The Rise of Illicit Fentanyl: A Silent Killer

Amid the rising opioid epidemic in the United States, there looms a silent killer ravaging the lives and families of individuals worldwide: fentanyl. This synthetic opioid, disguised as oxycontin when sold, has taken over the illegal drug market and has become a recreational commodity due to its affordability and strength compared to other drugs. The constant import of synthetic opioids from foreign countries, and its large profit, have increased fentanyl flow and sales in the United States in recent years. Laced-fentanyl pills and synthetic opioid use have contributed to the fourth wave of the opioid crisis resulting in the death of many Americans and further strengthening the stigma toward drug abuse. Nowadays, naloxone administration for overdose has been termed an “essential,” as fentanyl has become a specter in schools, clubs, and on the streets. Although this drug has been overlooked for several decades, its presence and impact on American society have only been further exacerbated by the social and economic consequences of the COVID-19 pandemic.


Over the past decade, synthetic opioids like fentanyl have become the leading cause of drug deaths in the U.S. as it has contributed to 59% of drug deaths in comparison to just 14.3% in 2010 [1]. Furthermore, the number of overdose deaths has increased to 100,000 over the span of 12 months this past year [2]. This stark change is attributed to the recent introduction of laced-fentanyl pills in the illegal drug market. At a low cost, this synthetic opioid has higher strength and potency compared to other recreational drugs. This makes it extremely deadly, even in small amounts. Oftentimes, drug users consume fentanyl unknowingly as they are mixed with other drugs like cocaine, crack, MDMA, and other pills [3].


Misuse not only puts the individual user at a high risk of mortality but also increases the incidence of neonatal abstinence syndrome, resulting in severe developmental and health complications in children. Additionally, fentanyl injections have also been linked to higher risk of public health-related diseases including HIV and Hepatitis C [4].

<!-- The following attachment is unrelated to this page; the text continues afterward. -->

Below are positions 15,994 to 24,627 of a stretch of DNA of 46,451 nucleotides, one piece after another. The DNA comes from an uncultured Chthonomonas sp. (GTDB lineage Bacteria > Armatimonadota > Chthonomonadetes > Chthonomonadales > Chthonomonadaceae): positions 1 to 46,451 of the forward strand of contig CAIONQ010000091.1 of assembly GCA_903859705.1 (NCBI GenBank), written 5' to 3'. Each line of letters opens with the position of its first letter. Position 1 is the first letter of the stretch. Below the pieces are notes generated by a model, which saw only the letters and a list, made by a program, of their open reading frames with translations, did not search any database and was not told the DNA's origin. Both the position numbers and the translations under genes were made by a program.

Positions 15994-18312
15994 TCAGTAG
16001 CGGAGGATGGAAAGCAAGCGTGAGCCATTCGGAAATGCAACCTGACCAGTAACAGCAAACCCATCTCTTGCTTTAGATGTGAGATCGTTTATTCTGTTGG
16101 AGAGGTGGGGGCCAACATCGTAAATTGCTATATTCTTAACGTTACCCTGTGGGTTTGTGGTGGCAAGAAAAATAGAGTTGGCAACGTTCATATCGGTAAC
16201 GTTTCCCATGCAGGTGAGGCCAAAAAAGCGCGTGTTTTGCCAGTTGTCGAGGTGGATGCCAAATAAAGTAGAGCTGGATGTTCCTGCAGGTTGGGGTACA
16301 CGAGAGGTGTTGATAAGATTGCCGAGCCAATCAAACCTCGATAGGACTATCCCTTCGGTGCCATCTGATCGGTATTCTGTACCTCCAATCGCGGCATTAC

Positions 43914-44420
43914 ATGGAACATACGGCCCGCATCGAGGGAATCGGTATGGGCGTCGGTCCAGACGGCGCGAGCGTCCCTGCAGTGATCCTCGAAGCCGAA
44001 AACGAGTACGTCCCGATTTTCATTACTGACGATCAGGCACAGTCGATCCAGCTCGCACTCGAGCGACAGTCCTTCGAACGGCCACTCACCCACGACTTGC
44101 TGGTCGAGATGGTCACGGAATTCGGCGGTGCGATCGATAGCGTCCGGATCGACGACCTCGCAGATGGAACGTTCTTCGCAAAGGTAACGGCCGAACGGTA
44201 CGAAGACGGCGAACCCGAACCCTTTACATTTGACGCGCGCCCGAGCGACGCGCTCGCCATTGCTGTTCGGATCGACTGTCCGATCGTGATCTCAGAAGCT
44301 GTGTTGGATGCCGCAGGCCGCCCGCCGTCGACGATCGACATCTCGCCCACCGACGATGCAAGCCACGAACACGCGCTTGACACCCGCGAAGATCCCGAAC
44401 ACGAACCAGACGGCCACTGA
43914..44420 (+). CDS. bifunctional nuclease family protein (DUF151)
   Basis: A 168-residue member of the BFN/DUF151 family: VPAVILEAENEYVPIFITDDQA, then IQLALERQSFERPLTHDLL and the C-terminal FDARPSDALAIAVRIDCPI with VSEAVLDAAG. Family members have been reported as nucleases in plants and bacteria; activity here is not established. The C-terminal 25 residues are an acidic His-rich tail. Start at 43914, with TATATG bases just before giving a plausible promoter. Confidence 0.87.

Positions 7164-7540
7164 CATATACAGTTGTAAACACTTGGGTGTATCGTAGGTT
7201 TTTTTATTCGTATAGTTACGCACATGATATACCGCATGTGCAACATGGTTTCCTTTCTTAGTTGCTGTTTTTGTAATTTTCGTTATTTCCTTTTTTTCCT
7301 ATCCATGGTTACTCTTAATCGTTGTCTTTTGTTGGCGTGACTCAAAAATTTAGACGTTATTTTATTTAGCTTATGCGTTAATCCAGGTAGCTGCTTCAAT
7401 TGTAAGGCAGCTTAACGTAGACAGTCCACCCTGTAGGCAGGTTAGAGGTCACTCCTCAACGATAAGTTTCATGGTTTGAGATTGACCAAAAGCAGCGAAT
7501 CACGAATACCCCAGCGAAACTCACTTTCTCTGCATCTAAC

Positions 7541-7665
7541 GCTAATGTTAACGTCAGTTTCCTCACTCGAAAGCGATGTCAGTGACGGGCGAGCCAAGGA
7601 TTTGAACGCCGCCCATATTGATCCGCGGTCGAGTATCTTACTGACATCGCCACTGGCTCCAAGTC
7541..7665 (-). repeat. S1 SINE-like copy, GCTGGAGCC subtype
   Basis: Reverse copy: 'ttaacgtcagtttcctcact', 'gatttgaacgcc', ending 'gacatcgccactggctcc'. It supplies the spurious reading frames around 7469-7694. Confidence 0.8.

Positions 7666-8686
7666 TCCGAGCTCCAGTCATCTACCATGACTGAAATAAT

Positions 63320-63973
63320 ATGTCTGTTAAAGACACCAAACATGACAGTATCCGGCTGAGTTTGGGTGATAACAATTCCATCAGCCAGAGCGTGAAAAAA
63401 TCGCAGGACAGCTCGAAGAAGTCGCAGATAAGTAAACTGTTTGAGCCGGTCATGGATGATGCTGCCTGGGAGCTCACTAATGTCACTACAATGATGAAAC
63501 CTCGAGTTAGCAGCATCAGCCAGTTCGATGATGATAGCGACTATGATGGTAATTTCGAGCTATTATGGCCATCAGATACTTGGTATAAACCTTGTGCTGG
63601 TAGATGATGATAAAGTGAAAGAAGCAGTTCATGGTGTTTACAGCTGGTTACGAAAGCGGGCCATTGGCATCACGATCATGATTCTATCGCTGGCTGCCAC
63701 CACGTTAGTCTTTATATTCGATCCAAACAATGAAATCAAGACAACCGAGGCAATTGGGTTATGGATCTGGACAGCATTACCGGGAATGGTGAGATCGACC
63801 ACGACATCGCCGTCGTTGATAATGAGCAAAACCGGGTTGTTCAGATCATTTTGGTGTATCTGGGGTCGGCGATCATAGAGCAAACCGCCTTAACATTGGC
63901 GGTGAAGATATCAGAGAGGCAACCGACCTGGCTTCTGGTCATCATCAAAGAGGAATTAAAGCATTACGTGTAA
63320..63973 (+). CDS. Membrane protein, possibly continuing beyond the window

The economic and social upheavals of the COVID-19 pandemic have greatly intensified this crisis. Many individuals have turned to synthetic opioids as a result of isolation, poverty, and hopelessness associated with the pandemic provisions. Social and economic disparities put already endangered individuals at a higher risk of developing substance abuse. Poverty, psychiatric disorders, unstable housing, stress, and environmental factors may influence drug use. Individuals in lower socioeconomic neighborhoods are more likely to be introduced to substance use in early life, leading to higher risks of fentanyl exposure [5].


The imports of illicit fentanyl into the United States from Mexico and China are extremely impactful to the current surge in fentanyl use. With Big Pharma enforcing stricter regulations on prescription painkillers, drug users have depended on accessible fentanyl. Cartels and manufacturers profit off of these cheap pills by disguising them as prescription brands and selling them in bulk. After being manufactured in China, they are shipped to Mexican cartels and distributed to dealers who create lethal doses. As the United States lifted its lockdown restrictions and borders, fentanyl was easily transported and accessible in the open market [6]. This influx of imports and increased usage has contributed to the fourth wave of the opioid epidemic [7].